Sunday started with a beautiful walk with my Rasta pup on the bluff along the sound. I’m back at the beach and the fresh air, glorious sunshine and the ocean have cast their delicious spell and I feel lighter because of all of it.
I have a new pedometer, a Fitbit, and my goal is to walk at least 10,000 steps a day in addition to my other workouts. Keeps me motivated and going for several walks a day. My dog thanks me and the exercise is essential for my recovery.
Friday was a day of mixed emotions. Our daughter called to let us know that she got a job offer for a position she has interviewed for since January. We are so proud and happy for her. Her life is moving in the right direction, something I could not have imagined just a little over 3 years ago as I drove her to rehab for her heroin addiction.
Heroin addiction, it’s hard for me to talk about let alone write about. It was the day before my fifth anniversary of sobriety when she called me with the news, “Mommy, I have to tell you something really disturbing and I need help. I am addicted to heroin and need to go to rehab. Please don’t tell Dad”. How could my smart and beautiful daughter, the one who screamed at the doctor’s office when she got a shot, have fallen prey to this drug? I could not comprehend her even going near this hard street drug, a drug that has wrecked so many lives. I imagined a future of crime, prostitution, overdose and the unimaginable, death. Her recovery gives me hope.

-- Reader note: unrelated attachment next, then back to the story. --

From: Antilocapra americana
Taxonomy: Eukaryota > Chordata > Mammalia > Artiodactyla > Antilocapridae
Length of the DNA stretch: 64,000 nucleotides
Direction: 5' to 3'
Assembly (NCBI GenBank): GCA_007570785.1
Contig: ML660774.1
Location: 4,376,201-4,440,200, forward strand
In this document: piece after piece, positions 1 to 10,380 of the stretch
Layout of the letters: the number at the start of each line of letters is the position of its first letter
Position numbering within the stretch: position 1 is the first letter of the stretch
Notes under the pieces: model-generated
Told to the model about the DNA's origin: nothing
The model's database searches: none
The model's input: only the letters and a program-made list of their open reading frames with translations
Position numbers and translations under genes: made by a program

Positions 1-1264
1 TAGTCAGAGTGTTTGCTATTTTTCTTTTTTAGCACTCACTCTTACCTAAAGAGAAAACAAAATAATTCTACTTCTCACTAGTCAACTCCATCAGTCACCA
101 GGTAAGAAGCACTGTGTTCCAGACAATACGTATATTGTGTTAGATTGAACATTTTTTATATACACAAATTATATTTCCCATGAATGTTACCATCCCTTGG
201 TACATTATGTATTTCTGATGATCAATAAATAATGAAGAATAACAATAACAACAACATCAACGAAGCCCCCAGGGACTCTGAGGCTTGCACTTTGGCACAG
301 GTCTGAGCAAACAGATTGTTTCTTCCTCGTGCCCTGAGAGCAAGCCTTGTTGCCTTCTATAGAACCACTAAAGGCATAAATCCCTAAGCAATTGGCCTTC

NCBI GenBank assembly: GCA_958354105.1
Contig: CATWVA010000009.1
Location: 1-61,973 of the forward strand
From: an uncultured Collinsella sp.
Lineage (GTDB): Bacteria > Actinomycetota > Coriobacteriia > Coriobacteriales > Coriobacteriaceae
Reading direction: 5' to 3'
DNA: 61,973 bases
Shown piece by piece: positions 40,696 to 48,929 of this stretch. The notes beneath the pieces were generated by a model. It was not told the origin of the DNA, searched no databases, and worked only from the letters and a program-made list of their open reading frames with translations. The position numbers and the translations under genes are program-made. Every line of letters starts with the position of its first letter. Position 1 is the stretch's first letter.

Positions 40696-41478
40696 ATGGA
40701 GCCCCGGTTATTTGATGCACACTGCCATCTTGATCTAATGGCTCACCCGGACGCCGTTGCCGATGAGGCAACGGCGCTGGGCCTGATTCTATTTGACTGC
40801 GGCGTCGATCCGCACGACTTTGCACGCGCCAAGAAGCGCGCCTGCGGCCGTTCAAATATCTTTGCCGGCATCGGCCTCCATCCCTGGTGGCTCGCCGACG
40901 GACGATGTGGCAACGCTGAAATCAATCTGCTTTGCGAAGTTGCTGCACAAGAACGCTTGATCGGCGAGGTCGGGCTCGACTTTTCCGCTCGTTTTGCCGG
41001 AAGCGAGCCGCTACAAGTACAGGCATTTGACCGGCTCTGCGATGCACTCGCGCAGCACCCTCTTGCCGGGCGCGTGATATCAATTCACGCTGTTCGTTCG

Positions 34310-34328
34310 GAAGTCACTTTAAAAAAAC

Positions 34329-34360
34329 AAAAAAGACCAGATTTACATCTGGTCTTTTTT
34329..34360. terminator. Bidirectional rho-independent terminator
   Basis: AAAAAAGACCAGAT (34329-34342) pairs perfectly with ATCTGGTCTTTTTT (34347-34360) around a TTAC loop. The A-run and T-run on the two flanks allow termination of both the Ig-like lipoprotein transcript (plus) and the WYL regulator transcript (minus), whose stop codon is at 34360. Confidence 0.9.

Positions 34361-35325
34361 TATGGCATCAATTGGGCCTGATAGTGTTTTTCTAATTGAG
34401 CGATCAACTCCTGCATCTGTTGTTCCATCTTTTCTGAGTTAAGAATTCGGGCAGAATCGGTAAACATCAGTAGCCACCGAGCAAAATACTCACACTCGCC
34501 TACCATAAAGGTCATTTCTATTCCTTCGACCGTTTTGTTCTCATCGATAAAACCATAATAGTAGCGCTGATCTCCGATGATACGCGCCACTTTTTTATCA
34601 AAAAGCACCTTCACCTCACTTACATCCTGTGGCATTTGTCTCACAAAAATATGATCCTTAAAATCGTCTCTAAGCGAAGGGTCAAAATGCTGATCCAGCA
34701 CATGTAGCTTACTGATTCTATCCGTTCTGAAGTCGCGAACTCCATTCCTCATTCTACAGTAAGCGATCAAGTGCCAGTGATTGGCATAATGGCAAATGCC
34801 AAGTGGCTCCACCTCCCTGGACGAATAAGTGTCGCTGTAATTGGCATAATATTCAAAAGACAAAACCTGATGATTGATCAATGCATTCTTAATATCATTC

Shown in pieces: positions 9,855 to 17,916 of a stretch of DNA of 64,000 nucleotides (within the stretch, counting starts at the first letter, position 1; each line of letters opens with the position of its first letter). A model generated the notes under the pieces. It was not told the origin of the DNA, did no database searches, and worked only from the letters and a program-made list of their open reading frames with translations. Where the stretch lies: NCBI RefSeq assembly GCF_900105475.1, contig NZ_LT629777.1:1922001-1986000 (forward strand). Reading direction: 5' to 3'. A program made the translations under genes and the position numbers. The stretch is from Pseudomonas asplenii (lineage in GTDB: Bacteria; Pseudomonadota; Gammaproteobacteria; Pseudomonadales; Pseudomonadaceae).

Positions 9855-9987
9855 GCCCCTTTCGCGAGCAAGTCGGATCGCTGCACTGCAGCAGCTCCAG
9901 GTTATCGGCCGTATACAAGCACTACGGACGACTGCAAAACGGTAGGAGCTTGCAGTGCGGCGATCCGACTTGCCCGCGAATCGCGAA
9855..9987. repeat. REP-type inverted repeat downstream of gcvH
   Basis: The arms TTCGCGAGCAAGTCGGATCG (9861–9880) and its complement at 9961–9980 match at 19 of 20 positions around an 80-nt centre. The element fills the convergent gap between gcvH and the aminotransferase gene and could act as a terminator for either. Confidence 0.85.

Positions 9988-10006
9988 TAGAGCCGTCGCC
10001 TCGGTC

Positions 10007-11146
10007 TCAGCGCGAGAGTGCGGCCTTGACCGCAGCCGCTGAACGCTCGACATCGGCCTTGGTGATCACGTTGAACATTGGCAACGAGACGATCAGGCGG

The same day we got repeated frantic calls and text messages from our son. He was desperate because the friend he’s been staying with went out-of-town and he doesn’t let him stay in the house when he is gone, so M, once again, is out on the street and looking for a place to stay. It breaks my heart and takes me right back to the same old question, are we doing the right thing?
We’ve been in this spot more times than I can count. I try to imagine a good future for our son. Maybe he will turn around like our daughter did. But they are too different people, she is responsible, motivated and self-confident, whereas M has no confidence. This fact, coupled with his brain disorder, makes for a tough road. I continue to pray for him daily, and realize that is all I can do. Powerlessness is a hard lesson to learn.
This morning I logged into our wireless phone account and looked at M’s call details. There were scores of one minute calls made in a desperate attempt to find a place to stay. I wonder where he ended up and if he is safe. Does he have food? I don’t know how he can cope without the basic necessities of life. Are we really doing the right thing? Only my higher power can answer that question. I keep praying and hope you’ll offer up a prayer as well.